By Diamond Victoria
PART THREE OF A THREE-PART SERIES IN ONLINE CHEATING
Technology in today’s educational system has rapidly improved since computers were first introduced in the classroom. But with the benefits of software advancements come drawbacks. And with so many online classes available to students, educators must find ways to beat technology’s sway on students who use it to cheat.
Ahad Hayaud-Din, a Brookhaven College government professor, said publishing companies, whose content professors adopt to teach coursework, aid in removing test and quiz answers from the internet.
“The publishing companies are our best friends when it comes to tracking down the cheating services that are out there,” Hayaud-Din said. He said he recently conducted his own investigation into an incident regarding a student who consistently scored perfect grades on their quizzes and found that all of the quiz answers were available online.
“I Googled the questions to a quiz and found them on coursesmart.com,” Hayaud-Din said. “It looked like someone used [Respondus LockDown Browser], but was taking pictures with their cellphone and putting answers up on this site to share with people.” That is when he said he notified W. W. Norton & Company who issued a takedown notice to several students who uploaded the copyrighted content to the website.
Hayaud-Din said it is the educator’s responsibility to the people whose content they adopt from the publishing world to combat quiz and test banks being posted online However, many other methods besides posting answers to a website are available for students who want to cheat.
Kessler International, a company that performs private investigations and digital and business forensics, surveyed 300 college students in 2017 and revealed high percentages of students admitting to cheating in school in one way or another, according to the company’s website.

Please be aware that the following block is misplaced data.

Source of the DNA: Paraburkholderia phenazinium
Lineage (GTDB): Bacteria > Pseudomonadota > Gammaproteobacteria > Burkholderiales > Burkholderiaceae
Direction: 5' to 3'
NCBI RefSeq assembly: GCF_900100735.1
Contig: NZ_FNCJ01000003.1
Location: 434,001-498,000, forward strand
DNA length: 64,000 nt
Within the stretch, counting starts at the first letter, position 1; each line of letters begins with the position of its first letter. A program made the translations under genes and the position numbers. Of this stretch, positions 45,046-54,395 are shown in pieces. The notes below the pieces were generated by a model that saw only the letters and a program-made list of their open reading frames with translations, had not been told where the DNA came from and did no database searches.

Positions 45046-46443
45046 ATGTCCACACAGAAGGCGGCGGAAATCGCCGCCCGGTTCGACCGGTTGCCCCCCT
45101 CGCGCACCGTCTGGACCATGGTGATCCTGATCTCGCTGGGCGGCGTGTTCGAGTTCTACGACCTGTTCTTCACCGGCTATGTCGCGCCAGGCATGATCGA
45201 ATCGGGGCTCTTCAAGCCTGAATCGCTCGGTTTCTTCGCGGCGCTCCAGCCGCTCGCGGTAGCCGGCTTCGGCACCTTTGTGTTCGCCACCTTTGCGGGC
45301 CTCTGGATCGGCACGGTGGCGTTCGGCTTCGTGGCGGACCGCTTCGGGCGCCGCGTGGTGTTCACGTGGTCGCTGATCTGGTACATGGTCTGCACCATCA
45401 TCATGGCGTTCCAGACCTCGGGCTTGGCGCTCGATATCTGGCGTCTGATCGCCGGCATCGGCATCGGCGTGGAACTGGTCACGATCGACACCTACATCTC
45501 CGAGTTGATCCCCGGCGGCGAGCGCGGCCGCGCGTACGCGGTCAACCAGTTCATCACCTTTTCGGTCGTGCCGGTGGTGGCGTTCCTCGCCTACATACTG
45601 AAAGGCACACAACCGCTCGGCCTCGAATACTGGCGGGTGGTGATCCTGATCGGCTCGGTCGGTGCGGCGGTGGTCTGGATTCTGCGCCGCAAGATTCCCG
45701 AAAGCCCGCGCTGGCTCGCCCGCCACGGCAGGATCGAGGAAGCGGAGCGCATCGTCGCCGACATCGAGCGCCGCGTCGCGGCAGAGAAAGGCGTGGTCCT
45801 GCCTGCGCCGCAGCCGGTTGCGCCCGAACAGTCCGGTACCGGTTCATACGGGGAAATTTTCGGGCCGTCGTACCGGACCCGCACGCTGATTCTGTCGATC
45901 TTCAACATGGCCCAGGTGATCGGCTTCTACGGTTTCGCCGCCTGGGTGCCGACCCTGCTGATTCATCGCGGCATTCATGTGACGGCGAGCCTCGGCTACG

According to the survey, 79 percent of students said they plagiarized material from the internet at least once, 42 percent said they purchased term papers, essays and theses online, 28 percent said they paid for a service to take their online classes for them and 72 percent said they used their phone, tablet or computer to cheat on assignments.
Services, such as No Need to Study, claim to offer to take entire courses for students, guaranteeing specific letter grades up front, according to the company’s website. But the cost of the services can equal or exceed what the student already pays for tuition. “If you’re going to spend all that money, why not just go to a diploma mill?” Hayaud-Din said.
But David Griggs, a criminal justice professor and practicing attorney who also worked for the Federal Trade Commision for 20 years, said some consequences of using services such as No Need to Study can include identity theft and expulsion from school. He also said he thinks the website is a scam. “I think students who waste their money on something like this may not get what they want,” Griggs said. “They’ll end up spending a whole lot of money on something that shouldn’t be allowed in the first place.”
Countermeasures available to Brookhaven professors who teach online include Respondus LockDown Browser and SafeAssign. Respondus prevents students from opening up other browsers on their computers to search for answers online. SafeAssign is a service that scans and detects plagiarism in papers, comparing the papers to others from different databases, according to Blackboard, a service that manages online classrooms.
“SafeAssign is really effective as long as students aren’t paying someone to write their papers for them. Because then I just simply don’t know,” Hayaud-Din said. And to cut down on the likelihood of students cheating in his classes, Hayaud-Din said he has done away with tests and promotes writing and critical thinking instead. “Tests hold the most value. So just do away with them,” he said.
The resources available for Brookhaven instructors to utilize the efforts to prevent online cheating have not been made mandatory. However, Hayaud-Din said he thinks they should be.
“When students hide behind their computers, they feel more empowered,” Hayaud-Din said.